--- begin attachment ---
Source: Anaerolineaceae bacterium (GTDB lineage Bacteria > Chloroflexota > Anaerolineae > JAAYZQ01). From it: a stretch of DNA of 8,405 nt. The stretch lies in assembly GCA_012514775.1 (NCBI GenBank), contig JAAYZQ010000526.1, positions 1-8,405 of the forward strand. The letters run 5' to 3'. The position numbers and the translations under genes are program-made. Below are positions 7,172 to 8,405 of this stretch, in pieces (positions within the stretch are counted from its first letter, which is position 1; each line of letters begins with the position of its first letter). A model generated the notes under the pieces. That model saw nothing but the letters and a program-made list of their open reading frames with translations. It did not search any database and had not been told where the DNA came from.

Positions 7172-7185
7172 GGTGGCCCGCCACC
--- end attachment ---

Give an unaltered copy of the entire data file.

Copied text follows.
Source: Anaerolineaceae bacterium (GTDB lineage Bacteria > Chloroflexota > Anaerolineae > JAAYZQ01). From it: a stretch of DNA of 8,405 nt. The stretch lies in assembly GCA_012514775.1 (NCBI GenBank), contig JAAYZQ010000526.1, positions 1-8,405 of the forward strand. The letters run 5' to 3'. The position numbers and the translations under genes are program-made. Below are positions 7,172 to 8,405 of this stretch, in pieces (positions within the stretch are counted from its first letter, which is position 1; each line of letters begins with the position of its first letter). A model generated the notes under the pieces. That model saw nothing but the letters and a program-made list of their open reading frames with translations. It did not search any database and had not been told where the DNA came from.

Positions 7172-7185
7172 GGTGGCCCGCCACC